The Maine Department of Transportation is releasing a new Strategic Highway Safety Plan in response to an increasing number of traffic fatalities.
MDOT reports about 33,000 Maine car crashes a year with about 150 traffic deaths. The improving economy and low gas prices were both cited as factors in the increase. Still, motorists are urged to do their part.
“Crashes are not accidents,” said Highway Safety Director Lauren Stewart.
Our injury lawyers in Bangor have blogged recently about the increased risks of winter driving in Maine. While winter weather can and does cause accidents, most often a collision occurs because weather exacerbated other unsafe driving habits — like speeding, distracted driving, or following too closely.
MDOT reports lane departure or running off the road are the state’s most frequent cause of fatal crashes. A full 30 percent of fatal crashes are caused by such mishaps, and winter weather increases those risks. The state plan calls for installing more guardrails, adding more rumble strips, and enhancing speed and distracted driving enforcement.
The state’s new highway safety plan reports 33,300 crashes in 2016, resulting in 160 deaths and 10,800 injuries, including significant increases in bicycle, pedestrian, and motorcycle deaths.
Lane departures cause more than 9,000 deaths a year on average. The next most common causes include crashes at intersections (8,931), crashes involving winter weather (5,936), crashes involving elderly drivers (5,630), crashes involving new drivers (5,347), speeding (4,425), and distracted driving (3,256).
Liability for Maine Traffic Accidents
Poor weather and roadway departures are circumstances that may complicate an accident claim. Speaking to an experienced personal injury law firm as soon as possible after a serious or fatal collision is the best thing you can do to protect the rights of you and your family. Carefully documenting the accident scene is best done in the immediate aftermath of a collision, especially if weather is being cited as a contributing factor.
Roadway departures may involve private landowners, property damage, and other complexities. Even in cases in which a motorist is found partially at fault for causing an accident, a claim may still be possible. Under Maine’s comparative negligence law, a claimant deemed partially at fault may still collect damages from a defendant, but an award may be reduced by the plaintiff’s fault. This holds true as long as a plaintiff is not found to be more than half responsible for causing an accident.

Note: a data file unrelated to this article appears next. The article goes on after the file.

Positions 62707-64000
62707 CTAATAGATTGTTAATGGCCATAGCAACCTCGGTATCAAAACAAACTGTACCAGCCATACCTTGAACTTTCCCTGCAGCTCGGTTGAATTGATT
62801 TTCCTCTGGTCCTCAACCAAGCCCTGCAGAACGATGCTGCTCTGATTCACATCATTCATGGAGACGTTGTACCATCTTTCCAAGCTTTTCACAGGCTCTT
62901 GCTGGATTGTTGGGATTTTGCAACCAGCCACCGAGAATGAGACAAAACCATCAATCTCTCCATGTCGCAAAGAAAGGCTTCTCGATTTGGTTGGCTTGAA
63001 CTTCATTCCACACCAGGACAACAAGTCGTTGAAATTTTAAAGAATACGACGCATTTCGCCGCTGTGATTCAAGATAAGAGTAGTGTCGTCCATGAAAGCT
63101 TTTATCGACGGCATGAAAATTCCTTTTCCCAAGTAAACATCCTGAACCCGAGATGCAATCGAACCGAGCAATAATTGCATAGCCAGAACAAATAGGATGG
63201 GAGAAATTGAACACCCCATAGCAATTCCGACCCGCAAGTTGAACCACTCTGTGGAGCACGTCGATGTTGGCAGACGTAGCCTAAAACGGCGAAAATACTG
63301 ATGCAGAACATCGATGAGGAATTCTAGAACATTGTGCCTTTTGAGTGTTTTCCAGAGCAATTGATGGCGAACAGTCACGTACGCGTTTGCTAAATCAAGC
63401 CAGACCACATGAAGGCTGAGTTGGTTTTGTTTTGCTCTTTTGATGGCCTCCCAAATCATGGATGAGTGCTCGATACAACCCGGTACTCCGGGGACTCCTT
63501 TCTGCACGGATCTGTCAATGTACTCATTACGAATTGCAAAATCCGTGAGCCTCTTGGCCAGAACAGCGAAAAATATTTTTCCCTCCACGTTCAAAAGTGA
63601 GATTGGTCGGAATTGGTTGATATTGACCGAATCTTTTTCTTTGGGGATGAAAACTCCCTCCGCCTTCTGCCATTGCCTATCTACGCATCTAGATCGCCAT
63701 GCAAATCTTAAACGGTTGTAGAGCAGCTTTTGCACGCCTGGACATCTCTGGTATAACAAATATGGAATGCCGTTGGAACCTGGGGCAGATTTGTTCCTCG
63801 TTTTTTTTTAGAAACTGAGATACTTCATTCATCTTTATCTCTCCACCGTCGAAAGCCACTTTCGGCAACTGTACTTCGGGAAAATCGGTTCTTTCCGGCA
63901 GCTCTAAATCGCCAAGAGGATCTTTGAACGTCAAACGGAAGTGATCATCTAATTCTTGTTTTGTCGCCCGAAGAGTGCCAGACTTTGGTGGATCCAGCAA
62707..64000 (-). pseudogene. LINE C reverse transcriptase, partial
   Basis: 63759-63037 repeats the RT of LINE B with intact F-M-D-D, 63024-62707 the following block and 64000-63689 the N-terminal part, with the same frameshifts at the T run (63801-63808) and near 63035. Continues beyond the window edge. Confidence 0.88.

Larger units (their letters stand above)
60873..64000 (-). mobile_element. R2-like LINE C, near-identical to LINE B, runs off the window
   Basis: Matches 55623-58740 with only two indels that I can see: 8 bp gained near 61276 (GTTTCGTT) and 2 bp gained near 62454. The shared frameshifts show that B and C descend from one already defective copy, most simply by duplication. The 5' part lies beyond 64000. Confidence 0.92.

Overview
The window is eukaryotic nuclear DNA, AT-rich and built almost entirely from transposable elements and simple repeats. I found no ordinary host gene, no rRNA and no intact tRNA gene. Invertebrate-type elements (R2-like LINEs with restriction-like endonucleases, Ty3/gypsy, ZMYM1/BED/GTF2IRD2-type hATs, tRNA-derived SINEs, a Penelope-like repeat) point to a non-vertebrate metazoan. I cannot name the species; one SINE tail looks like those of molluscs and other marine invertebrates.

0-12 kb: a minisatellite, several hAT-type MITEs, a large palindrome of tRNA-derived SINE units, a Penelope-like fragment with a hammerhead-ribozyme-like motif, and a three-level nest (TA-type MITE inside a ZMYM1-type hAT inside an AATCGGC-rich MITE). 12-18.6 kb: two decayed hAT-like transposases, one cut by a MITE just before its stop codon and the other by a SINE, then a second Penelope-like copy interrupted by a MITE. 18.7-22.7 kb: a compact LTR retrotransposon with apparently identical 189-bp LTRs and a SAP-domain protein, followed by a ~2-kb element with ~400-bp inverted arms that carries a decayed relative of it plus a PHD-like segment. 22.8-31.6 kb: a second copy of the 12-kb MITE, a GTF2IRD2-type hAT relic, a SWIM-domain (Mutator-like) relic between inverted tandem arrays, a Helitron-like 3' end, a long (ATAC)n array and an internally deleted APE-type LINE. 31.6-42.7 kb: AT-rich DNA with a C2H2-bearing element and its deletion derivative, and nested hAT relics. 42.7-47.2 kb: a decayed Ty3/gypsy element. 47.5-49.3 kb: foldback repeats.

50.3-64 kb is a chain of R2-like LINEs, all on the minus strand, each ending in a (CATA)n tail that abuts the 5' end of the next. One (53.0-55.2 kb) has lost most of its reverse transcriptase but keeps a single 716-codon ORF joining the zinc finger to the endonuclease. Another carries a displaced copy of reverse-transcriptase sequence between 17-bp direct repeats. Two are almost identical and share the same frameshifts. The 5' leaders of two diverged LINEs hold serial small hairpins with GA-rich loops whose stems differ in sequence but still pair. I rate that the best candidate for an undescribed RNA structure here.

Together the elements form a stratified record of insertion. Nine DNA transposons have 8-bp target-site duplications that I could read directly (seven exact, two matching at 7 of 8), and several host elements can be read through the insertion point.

In cases in which multiple defendants are involved, each defendant may be jointly and severally liable, meaning they may be held responsible for the full amount of the verdict, regardless of proportioned fault.
In addition to the legal complexities, these types of collisions often involve rollovers or ejections, which typically result in very serious or fatal injuries.
As part of its strategic plan, the state will also focus on a less common cause of roadway departures — deer or moose in the road. MDOT reports that November, during breeding season, brings the highest risk of deer accidents. However, moose accidents do not peak until May and June. While collisions may occur at any time, deer and moose are most active at dawn and dusk. Signs warning of deer and moose crossing are placed in high-traffic areas and should be heeded by motorists.
If you are a victim of a car accident, contact Peter Thompson & Associates at 1-800-804-2004 for a confidential consultation to discuss your rights.
More Blog Entries:
Black Ice Blamed in Numerous Maine Car Accidents Recently, Dec. 14, 2017, Bangor Car Accident Attorney Blog